The conversion of a real, energetic photon into a fermion-antifermion pair readily occurs when the particle traverses a medium: the process is also known as "pair production", and is the leading form of energy loss of energetic photons in matter. It is thanks to it (and to the related process called "bremsstrahlung" of energetic electrons) that our electromagnetic calorimeters can measure electrons and photons!
The process is increasingly likely if the medium contains high-Z atoms, which are more readily capable to absorb the extra momentum that the photon must lose in order to convert. In fact, in vacuum a real photon simply cannot convert, since the process would violate the conservation of four-momentum. And in fact, calorimeters are built with high-Z materials (ever wondered, for instance, why CMS has an incredibly expensive lead-tungstate crystal electromagnetic calorimeter ? The high Z number of lead is the answer).
So, we are talking of an extremely well-known physical process here. We know that photons convert into light particles, so muon pairs are very rarely the result; photon conversions essentially only produce electron-positron pairs. But it is not only real photons that undergo the pair creation process. In fact, even "virtual" ones do. These are photons appearing as "internal legs" in Feynman diagrams: they are emitted by the initial state, and connect to the final state particles which we can observe. It is that simultaneous "double connection", the emission and immediate materialization of their energy, which allows the conservation of four-momentum.
But there is more. While the conversion of real photons is suppressed by the square of the mass of the final state fermion pair, the conversion of an internal photon is free from that constraint. Strictly speaking, the only requirement is that the energy of the virtual photon be larger than the total mass of the materialized pair. To that, you should add a factor accounting for phase space (lighter materialized particles have more possible energy configurations than heavier ones, for a given photon energy); but most of the inverse mass dependence of the reaction is absent. So internal photons may materialize into electron-positron pairs and almost as frequently into muon-antimuon pairs. Nice to know, but what is the relevance of this ?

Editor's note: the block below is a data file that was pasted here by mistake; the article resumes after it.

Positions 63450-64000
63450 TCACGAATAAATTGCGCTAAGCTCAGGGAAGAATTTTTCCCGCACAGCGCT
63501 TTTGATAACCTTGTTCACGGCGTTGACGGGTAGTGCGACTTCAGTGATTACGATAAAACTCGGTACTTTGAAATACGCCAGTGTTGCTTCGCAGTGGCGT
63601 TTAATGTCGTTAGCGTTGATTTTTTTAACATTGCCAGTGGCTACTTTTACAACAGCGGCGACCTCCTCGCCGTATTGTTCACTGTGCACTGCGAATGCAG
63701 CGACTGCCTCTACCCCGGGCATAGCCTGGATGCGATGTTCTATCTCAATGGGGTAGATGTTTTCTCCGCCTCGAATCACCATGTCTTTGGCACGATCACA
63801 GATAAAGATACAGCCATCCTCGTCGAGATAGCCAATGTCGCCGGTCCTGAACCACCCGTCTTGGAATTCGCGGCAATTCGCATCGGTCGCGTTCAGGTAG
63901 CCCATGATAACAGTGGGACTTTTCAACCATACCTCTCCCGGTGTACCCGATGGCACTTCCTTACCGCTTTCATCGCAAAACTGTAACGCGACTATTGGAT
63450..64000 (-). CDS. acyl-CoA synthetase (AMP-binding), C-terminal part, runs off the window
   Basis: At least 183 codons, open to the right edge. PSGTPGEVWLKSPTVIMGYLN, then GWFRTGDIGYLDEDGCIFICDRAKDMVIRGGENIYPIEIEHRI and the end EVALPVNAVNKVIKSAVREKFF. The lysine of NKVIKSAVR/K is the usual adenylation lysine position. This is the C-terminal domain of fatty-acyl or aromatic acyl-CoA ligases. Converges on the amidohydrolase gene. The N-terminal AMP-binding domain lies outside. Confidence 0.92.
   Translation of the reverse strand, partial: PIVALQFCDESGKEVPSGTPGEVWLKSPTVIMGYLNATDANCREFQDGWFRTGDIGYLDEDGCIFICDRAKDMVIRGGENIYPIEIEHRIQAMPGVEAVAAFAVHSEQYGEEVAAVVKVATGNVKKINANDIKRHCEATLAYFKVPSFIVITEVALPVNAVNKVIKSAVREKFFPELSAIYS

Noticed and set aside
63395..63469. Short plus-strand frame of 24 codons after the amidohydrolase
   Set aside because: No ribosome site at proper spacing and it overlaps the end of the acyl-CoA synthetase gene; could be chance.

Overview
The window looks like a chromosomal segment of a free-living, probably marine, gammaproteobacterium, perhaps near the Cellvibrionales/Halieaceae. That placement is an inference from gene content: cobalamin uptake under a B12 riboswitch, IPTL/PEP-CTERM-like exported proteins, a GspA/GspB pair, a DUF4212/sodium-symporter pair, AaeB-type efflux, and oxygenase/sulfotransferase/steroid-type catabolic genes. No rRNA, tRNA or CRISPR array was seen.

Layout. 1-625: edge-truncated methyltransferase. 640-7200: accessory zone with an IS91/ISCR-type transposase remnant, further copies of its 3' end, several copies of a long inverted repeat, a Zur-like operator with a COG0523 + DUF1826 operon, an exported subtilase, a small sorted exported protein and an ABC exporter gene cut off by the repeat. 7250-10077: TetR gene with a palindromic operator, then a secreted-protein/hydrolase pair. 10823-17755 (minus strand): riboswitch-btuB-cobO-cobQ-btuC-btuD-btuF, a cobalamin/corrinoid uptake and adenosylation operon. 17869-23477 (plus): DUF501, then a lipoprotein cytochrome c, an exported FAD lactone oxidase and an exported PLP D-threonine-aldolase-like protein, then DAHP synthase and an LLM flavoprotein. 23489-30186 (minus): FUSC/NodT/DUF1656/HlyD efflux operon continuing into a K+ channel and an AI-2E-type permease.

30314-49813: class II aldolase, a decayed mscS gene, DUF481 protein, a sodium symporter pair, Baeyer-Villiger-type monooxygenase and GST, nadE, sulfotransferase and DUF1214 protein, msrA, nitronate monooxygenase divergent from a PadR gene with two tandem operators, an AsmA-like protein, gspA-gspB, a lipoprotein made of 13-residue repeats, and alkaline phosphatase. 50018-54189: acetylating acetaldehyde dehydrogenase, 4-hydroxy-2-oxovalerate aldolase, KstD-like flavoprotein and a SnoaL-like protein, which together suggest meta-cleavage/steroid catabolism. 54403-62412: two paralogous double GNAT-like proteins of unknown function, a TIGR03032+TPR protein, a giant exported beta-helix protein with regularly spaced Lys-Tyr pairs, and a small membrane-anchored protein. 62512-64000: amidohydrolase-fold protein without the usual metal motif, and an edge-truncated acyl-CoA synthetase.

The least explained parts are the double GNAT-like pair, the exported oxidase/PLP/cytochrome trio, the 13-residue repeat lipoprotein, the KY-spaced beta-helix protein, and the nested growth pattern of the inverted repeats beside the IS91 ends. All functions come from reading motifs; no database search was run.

The thing is important because multi-lepton events (where multi- means three or more) are intrinsically interesting final states at a hadron collider such as LHC. We search for Higgs bosons in these final states, as well as SUSY decays and many more other processes. And multi-leptons can arise readily from the production of a Z boson decaying to electron or positron pairs, whereby a virtual photon converts in an additional lepton pair.
It so happens that it is rare for a virtual photon to have a sufficient energy to produce a pair of leptons both energetic enough to pass our selection cuts: the latter are aimed at identifying leptons originated from the decay of heavy objects, not photons! However, what a virtual photon may do with a significant rate even if it is not very energetic is to produce an asymmetric pair of leptons: one of them very "soft", the other energetic enough to pass our cuts. These "asymmetric internal conversions" are not generally simulated well by Monte Carlo generators, providing puzzling results in multi-lepton datasets if one just runs a streamlined data-MC comparison.
Now, however, we have measured them. CMS just published a signature-based search for multi-lepton events, and among the figures contained in the paper is the one you see below.
Here you see the total invariant mass of three leptons, all of respectable momenta. How is it possible to see it peaking at the Z mass value ? The reason is that these (the events represented by the dark-yellow histogram) are Z bosons which radiated a virtual photon, and the virtual photon converted into an asymmetric lepton pair. We got three leptons, not four, because the other lepton from the conversion was too soft to be detected. But it being soft, it did not contribute much to the total mass of the system: so the three-lepton mass does peak at the Z, since all these leptons collectively originate from the Z decay.
The interesting thing to see from a comparison of the two figures is that the "extra" lepton from the conversion is almost just as frequently a muon (left) as it is an electron (right)! Internal conversions are indeed not constrained by the inverse-squared-mass rule for pair production.
If you care to know what CMS did with the three-lepton search I mentioned, and are too lazy to follow the link to the public document, here is a sample result: the good match between data and total predicted SM processes (including internal conversions!) is used to extract limits on SUSY models with R-parity violations, which can give rise to these signatures even in the absence of large missing transverse energy. You can see one such limit on the right: the black curve divides the parameter space into an excluded (left) and allowed (right) region, depending on the value of the squark and gluino masses.